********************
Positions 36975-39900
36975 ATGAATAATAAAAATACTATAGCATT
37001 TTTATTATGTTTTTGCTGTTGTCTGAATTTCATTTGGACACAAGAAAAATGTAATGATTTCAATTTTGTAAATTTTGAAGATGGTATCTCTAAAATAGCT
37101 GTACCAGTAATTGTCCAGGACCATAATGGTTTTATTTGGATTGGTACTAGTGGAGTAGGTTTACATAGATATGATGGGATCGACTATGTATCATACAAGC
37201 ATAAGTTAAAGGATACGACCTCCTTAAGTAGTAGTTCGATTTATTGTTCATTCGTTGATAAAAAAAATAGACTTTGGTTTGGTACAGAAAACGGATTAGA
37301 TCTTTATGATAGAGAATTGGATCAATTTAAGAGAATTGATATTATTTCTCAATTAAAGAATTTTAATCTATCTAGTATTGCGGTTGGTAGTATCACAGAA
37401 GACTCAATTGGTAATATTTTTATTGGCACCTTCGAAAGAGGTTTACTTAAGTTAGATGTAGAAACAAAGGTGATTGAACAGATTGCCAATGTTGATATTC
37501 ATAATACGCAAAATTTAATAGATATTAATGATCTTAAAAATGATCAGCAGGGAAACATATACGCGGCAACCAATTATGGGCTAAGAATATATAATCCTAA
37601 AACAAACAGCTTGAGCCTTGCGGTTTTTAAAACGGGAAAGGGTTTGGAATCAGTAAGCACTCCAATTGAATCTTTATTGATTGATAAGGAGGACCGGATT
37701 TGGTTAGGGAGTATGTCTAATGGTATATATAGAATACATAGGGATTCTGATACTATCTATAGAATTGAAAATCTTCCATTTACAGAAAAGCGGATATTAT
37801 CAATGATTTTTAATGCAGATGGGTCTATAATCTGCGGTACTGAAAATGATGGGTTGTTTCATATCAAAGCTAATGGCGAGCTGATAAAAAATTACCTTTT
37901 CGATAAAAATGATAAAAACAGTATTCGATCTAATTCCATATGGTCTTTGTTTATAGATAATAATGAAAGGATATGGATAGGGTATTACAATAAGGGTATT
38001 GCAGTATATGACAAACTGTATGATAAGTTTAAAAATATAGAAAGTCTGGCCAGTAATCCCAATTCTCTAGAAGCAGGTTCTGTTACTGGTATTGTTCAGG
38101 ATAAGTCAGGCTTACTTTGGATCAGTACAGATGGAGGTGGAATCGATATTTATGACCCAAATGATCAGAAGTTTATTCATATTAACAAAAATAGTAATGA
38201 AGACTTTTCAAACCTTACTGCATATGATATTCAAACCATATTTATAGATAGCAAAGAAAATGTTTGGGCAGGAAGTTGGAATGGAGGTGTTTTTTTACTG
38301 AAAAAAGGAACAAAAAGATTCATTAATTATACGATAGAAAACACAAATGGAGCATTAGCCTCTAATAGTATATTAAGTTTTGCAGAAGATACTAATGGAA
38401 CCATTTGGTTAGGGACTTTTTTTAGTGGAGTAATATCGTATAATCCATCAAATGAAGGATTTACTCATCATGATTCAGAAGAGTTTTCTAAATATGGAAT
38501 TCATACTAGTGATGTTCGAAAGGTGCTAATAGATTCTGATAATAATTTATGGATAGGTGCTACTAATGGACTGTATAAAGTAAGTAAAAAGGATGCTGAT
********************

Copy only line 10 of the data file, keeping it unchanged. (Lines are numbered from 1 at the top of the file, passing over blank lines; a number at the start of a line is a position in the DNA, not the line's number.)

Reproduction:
37701 TGGTTAGGGAGTATGTCTAATGGTATATATAGAATACATAGGGATTCTGATACTATCTATAGAATTGAAAATCTTCCATTTACAGAAAAGCGGATATTAT